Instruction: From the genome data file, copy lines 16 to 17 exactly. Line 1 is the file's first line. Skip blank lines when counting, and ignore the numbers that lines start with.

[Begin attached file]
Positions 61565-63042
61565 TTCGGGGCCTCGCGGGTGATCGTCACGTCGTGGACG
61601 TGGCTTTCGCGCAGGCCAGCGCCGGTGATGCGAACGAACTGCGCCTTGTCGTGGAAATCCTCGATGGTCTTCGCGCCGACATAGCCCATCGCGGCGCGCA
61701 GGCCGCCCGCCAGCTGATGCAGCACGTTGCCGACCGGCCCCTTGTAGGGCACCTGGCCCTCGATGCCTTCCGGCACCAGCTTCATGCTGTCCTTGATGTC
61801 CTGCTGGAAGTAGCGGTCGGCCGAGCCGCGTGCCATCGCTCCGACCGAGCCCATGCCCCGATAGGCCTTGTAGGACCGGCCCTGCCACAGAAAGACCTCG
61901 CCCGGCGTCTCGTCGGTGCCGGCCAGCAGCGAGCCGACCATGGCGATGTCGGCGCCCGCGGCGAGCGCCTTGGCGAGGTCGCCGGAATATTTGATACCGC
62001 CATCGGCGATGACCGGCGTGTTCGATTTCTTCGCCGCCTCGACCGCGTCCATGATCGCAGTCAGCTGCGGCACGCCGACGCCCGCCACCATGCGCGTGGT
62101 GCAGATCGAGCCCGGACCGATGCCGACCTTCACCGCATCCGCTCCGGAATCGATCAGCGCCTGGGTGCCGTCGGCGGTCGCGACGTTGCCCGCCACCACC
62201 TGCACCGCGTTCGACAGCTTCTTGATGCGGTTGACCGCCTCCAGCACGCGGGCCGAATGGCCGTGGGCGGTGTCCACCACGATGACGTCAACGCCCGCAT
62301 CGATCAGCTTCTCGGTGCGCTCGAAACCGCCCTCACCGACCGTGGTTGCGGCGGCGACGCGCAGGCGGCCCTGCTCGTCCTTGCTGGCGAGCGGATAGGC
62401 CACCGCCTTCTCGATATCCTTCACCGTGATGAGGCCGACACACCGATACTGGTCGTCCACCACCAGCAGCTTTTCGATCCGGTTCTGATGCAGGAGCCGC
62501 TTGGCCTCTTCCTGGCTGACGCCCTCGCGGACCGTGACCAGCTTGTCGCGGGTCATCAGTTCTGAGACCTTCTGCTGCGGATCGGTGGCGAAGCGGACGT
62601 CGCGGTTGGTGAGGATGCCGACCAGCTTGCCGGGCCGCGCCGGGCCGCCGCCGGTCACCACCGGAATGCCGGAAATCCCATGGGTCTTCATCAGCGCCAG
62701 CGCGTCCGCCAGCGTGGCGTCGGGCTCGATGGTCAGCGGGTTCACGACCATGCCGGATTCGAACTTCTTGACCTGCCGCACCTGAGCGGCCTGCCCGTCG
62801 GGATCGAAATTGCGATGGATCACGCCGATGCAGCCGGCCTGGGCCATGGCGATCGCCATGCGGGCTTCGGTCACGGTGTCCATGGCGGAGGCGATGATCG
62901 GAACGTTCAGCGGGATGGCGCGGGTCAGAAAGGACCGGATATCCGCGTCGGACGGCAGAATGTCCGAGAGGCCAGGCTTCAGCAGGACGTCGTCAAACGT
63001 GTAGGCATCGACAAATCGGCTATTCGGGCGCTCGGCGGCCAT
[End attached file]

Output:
62901 GAACGTTCAGCGGGATGGCGCGGGTCAGAAAGGACCGGATATCCGCGTCGGACGGCAGAATGTCCGAGAGGCCAGGCTTCAGCAGGACGTCGTCAAACGT
63001 GTAGGCATCGACAAATCGGCTATTCGGGCGCTCGGCGGCCAT